Which Building Materials Require An Eyewash Station?

Many of the building materials that your construction company uses may cause severe eye irritation. As a result, you will need your employees to wear protective eye wear when using these building materials. Also, if your worker's eyes are very likely to be exposed to hazards, you will need to install an eyewash station so your employees can quickly flush their eyes. 

Eyewash Station Requirements

Even if your work site has ready access to water, you will need an eyewash station that releases water without the need for the employee to use his or her hands. The wash station must be designed in a way in which it always works. For example, if the wash station will be used in a cold environment, it will need to not freeze. The eyewash station must be checked every week to make sure it is still functional. The water valve must cause water to be released in under a second and must continue to expel water until the valve is activated again.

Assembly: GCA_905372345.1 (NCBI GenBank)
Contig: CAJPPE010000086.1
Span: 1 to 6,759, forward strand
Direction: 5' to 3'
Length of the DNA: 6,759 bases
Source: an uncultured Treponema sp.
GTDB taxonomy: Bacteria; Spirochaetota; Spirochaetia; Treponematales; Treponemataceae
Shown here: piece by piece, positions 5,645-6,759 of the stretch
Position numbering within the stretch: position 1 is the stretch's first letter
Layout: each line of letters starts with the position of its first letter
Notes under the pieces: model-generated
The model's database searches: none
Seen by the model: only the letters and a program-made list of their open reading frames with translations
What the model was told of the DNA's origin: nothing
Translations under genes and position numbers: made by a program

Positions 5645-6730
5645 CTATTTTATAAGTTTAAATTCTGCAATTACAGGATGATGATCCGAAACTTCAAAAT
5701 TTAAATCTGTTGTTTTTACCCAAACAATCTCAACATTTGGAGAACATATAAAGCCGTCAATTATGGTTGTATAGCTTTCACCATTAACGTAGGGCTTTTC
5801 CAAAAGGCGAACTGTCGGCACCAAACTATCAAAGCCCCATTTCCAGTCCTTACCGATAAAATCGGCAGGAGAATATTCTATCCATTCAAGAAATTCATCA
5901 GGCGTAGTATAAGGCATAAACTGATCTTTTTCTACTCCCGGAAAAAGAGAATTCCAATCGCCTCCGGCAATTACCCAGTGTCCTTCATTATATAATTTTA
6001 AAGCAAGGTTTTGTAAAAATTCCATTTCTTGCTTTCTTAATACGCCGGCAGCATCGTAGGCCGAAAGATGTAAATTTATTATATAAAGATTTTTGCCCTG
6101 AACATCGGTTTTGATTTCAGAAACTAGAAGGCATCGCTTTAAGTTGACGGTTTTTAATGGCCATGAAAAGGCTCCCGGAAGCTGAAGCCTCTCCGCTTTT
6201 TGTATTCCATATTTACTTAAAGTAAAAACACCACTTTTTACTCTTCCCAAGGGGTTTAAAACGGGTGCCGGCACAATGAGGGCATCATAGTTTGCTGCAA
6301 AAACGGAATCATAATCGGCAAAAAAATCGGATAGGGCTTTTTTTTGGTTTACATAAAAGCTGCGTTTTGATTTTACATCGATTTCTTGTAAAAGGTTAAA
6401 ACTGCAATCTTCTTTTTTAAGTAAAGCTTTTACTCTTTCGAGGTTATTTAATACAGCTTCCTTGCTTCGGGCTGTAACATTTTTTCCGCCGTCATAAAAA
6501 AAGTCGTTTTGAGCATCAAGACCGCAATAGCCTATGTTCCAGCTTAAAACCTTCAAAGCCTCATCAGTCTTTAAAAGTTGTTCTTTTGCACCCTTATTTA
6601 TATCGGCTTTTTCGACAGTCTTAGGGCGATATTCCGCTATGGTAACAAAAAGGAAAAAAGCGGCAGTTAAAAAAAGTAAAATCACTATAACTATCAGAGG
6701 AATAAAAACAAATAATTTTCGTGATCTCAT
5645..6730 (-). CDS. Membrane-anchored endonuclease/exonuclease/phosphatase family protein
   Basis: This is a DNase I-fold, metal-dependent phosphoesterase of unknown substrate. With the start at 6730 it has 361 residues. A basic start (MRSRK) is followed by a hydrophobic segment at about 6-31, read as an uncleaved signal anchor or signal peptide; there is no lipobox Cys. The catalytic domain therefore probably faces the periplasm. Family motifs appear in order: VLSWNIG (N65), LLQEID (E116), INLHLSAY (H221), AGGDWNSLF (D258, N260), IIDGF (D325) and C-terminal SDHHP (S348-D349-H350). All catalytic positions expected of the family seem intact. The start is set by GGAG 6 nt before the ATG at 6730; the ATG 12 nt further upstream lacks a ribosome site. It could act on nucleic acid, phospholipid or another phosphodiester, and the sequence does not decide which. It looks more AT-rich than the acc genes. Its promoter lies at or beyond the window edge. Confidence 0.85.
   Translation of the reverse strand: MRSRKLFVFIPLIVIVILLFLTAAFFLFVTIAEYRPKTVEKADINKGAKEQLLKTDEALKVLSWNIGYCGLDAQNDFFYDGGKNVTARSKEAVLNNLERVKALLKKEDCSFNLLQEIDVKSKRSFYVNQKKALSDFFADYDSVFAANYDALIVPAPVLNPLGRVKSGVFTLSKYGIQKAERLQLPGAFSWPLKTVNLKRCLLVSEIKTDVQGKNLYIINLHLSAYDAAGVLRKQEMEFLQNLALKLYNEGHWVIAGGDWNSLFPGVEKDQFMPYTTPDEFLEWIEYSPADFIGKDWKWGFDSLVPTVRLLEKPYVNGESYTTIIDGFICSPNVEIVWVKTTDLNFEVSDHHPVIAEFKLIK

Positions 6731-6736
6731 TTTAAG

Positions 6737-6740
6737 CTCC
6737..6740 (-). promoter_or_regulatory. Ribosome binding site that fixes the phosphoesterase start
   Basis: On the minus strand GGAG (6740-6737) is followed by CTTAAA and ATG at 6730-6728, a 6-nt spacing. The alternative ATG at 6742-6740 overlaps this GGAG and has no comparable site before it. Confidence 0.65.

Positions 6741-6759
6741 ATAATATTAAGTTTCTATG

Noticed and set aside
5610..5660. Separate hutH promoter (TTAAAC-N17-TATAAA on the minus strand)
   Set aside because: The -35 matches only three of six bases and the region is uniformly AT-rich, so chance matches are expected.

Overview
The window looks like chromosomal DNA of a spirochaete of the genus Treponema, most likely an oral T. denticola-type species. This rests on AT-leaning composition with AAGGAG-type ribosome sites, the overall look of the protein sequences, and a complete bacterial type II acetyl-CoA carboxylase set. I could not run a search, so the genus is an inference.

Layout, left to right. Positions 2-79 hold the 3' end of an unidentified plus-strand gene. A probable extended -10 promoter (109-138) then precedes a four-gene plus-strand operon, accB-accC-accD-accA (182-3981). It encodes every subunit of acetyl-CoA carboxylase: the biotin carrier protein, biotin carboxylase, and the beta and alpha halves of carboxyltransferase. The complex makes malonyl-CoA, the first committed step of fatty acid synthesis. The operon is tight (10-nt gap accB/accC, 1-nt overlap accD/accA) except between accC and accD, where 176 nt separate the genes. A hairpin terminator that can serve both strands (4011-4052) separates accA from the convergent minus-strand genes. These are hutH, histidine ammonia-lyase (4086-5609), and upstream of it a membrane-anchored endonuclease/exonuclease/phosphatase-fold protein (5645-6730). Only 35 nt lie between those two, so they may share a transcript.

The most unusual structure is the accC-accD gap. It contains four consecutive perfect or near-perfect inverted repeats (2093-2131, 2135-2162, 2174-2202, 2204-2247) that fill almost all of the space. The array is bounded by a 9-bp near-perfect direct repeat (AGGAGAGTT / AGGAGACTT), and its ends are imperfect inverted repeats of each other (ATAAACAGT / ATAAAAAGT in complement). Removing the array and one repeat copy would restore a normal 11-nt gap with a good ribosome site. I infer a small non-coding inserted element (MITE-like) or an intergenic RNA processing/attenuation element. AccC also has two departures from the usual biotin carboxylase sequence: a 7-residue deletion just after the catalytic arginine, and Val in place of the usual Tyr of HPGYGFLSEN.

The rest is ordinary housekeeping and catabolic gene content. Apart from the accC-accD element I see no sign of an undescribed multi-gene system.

Types of Stations

Eyewash stations come in many types, including personal wash stations. These units release fluid instantly and are necessary when you aren't able to have an eyewash station nearby the employee at all times. Drench hoses are necessary for employees who cannot stand in the wash area. Finally, there is the self-contained eyewash station, which is the most commonly used option.

Materials That Require an Eyewash Station

Glass fibers and mineral wool are often found in insulation and can be an eye irritant. Mineral wool is also used as a reinforcement for tiles. If one of your workers is experiencing severe eye irritation when installing insulation, he or she will need an eye wash station.

Asphalt is used widely in many roofing materials and is used as a sealant. When working with this material, workers can sometimes suffer from eye irritation. Formaldehyde is used in bonding agents and adhesives. It is often found in particle boards, plywood, pressed wood and urea foam insulation. Eyes are very sensitive to formaldehyde, with exposure causing a burning sensation in the eyes.

Acetic Acid is used in silicone caulking compounds. Nitrogen oxides are used during the welding process. Volatile organic compounds are found in paints, glues, caulking materials and asphalt. All of these can cause eye irritation. If your construction site is using any of these materials, make sure that you have an eyewash station. Contact American Building & Roofing Inc for more information.